Life Lesson #4: Service is fulfilling.

Devoting yourself to service affords opportunities for your character and empathy to benefit others. The happiest people I know are those who generously—even sacrificially—give of themselves and their resources in service.

Using your gifts, abilities and resources to impact the world with your unique contribution is the cornerstone of true fulfillment.

Life Lesson #5: Relationships are fundamental.

Relationships are the garden of life. Love—our deepest human need—is planted, nurtured, protected and cultivated through relationships. Love blooms through shared experiences that create connection and imprint memories on the heart.

On the other hand, materialism is a destructive weed that insidiously consumes the spirit. Energy devoted to coveting what others have, chasing the next purchase, not to mention managing what is already owned, chokes out the time and energy necessary to tend to our cherished relationships. Preoccupation with things diminishes one’s focus on people.

You were created to love and be loved, to be in relationship with the Creator and with His people.

Life does not offer a parental do-over. During the rest of my days, I will do my best to influence my sons honorably, evidencing these life lessons through my own journey. And, I trust that God will create unique life experiences for each son that will foster maturity and wisdom.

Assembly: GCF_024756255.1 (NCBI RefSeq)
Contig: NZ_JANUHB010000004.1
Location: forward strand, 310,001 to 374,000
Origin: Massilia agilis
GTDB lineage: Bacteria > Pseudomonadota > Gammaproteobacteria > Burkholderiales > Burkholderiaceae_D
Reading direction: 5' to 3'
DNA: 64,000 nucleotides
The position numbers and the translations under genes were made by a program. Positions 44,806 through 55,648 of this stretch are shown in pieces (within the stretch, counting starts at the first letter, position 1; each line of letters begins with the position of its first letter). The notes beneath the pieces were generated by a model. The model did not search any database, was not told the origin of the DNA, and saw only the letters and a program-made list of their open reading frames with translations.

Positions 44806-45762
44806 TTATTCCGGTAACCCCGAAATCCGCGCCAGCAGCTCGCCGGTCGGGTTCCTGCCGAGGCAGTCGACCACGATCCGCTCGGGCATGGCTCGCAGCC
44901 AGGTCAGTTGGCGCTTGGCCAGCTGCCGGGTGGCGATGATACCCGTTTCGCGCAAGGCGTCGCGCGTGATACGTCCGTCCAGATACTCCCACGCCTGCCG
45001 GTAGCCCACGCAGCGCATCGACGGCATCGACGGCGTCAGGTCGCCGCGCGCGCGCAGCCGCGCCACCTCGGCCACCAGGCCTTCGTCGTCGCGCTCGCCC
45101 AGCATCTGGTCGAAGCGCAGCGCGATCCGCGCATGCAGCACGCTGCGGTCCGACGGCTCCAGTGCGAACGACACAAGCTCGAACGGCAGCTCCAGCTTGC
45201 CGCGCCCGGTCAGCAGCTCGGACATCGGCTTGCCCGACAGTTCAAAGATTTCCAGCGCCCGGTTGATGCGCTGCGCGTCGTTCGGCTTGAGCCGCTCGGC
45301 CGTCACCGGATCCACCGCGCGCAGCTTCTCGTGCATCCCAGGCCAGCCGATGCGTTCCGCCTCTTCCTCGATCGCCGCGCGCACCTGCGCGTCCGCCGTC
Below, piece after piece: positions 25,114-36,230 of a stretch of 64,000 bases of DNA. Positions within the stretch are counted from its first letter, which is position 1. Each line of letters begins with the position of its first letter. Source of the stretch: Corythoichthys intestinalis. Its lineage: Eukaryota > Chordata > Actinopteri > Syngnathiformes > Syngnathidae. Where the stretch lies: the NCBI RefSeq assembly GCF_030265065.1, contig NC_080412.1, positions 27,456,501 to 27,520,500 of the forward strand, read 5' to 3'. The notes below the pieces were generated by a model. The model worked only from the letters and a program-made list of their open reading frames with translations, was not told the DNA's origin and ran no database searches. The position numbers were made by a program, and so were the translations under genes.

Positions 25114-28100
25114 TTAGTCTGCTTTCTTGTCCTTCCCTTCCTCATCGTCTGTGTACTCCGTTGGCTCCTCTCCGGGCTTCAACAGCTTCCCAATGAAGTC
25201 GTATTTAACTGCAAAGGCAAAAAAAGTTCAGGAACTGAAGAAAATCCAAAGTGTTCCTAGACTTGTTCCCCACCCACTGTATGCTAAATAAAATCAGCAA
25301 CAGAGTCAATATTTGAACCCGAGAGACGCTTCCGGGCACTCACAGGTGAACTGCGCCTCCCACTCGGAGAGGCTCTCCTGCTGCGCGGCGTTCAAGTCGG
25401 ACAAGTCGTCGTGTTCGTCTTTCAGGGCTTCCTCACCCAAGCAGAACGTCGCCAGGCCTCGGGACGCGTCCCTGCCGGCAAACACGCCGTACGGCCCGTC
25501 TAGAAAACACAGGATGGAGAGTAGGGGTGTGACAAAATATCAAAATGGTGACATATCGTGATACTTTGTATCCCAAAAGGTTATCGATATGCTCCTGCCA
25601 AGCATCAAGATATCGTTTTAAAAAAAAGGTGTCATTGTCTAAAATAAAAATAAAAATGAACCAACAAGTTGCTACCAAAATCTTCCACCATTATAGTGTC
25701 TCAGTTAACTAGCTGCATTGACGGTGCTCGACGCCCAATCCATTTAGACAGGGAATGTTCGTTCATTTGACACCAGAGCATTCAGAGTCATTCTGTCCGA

Grandparenting will be a second chance to influence new lives. I look forward to imparting some of these life lessons to the next generation if I am blessed to have “littles” gathered round “Grannie.”

After all, my name is Anne and loved ones call me Annie. “Grannie” just seems like it will fit!

QUESTION: To my fellow moms…would you please share one life lesson you would like to pass along to your children this Mother’s Day? Please share this post with your life lesson via social media to inspire others, using the tag #lifelessons.